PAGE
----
ARCHIV - 15.06.2022, Baden-Württemberg, Karlsruhe: Ein Hinweisschild mit Bundesadler und dem Schriftzug «Bundesverfassungsgericht», aufgenommen vor dem Bundesverfassungsgericht. (zu dpa «Mordfall Frederike: Karlsruhe ordnet Freilassung des Verdächtigen an») Foto: Uli Deck/dpa +++ dpa-Bildfunk +++

Many foreigners from countries outside the EU have been unjustly denied child benefit for years. The Federal Constitutional Court decided this in a decision announced on Wednesday and declared a provision in the Income Tax Act to be void because it violates the general principle of equality in Article 3 of the Basic Law.

The regulation stipulates that nationals of most non-EU countries who are permitted to stay in Germany for reasons of international law, humanitarian or political reasons are only entitled to child benefit if they have been legally resident in Germany for at least three years and additionally meet certain characteristics of labor market integration: either they must be legally employed in Germany, receive unemployment benefit I or take parental leave.

The regulation has been in effect since 2006 and was corrected in 2020. At that time, the legislature dispensed with the feature of labor market integration; However, decisions previously issued in accordance with the old legal situation that have become final are not revoked even after the court’s decision. The case came to Karlsruhe via a finance court, which had already suspended four proceedings in 2013 and submitted them to the constitutional court. Women from Russia, Vietnam and Iran as well as a Palestinian complained.

The provision was intended to ward off “immigration into the social systems”, which had been the subject of heated political debate for years. It was based on the idea that only foreigners living permanently in Germany should receive child benefit.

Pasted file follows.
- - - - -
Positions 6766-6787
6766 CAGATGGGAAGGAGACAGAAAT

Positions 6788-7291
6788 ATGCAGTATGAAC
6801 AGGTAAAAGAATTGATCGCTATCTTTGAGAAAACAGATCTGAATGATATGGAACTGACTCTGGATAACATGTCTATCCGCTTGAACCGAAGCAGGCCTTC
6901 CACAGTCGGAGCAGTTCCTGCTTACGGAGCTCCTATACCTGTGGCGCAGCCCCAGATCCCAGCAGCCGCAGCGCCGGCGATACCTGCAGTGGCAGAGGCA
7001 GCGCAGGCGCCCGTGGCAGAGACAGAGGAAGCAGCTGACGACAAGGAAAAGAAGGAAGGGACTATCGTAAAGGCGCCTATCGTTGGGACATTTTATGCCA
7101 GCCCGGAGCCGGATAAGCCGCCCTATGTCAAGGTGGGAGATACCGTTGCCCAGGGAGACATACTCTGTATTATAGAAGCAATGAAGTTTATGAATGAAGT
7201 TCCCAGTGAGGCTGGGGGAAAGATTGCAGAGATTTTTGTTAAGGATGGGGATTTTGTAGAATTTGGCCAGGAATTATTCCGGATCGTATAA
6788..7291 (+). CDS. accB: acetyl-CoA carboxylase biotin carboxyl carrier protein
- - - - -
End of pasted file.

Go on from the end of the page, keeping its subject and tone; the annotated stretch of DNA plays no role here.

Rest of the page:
The Federal Constitutional Court expressly approved this objective in its decision. In the opinion of the Second Senate, however, the specific regulation causes unequal treatment between subgroups of foreigners with a humanitarian residence permit. Here, only those who are integrated into the labor market have received child benefit. The judges ruled that the loss would not be compensated for by other social benefits. Because foreigners could have their own assets and therefore, like Germans, be excluded from receiving support services.

The unequal treatment cannot be justified. Integration into the labor market as such is an unsuitable criterion for differentiation. In the case of humanitarian residence permits in particular, the length of stay depends on external circumstances such as the situation in the countries of origin. It cannot be concluded from this that those affected only stayed in the Federal Republic for a short time. It would also not do justice to their actual situation if they were permanently excluded from receiving child benefit even if they received unemployment benefit II for a short period of time. The legislator incorrectly chose an “atypical case” as a model.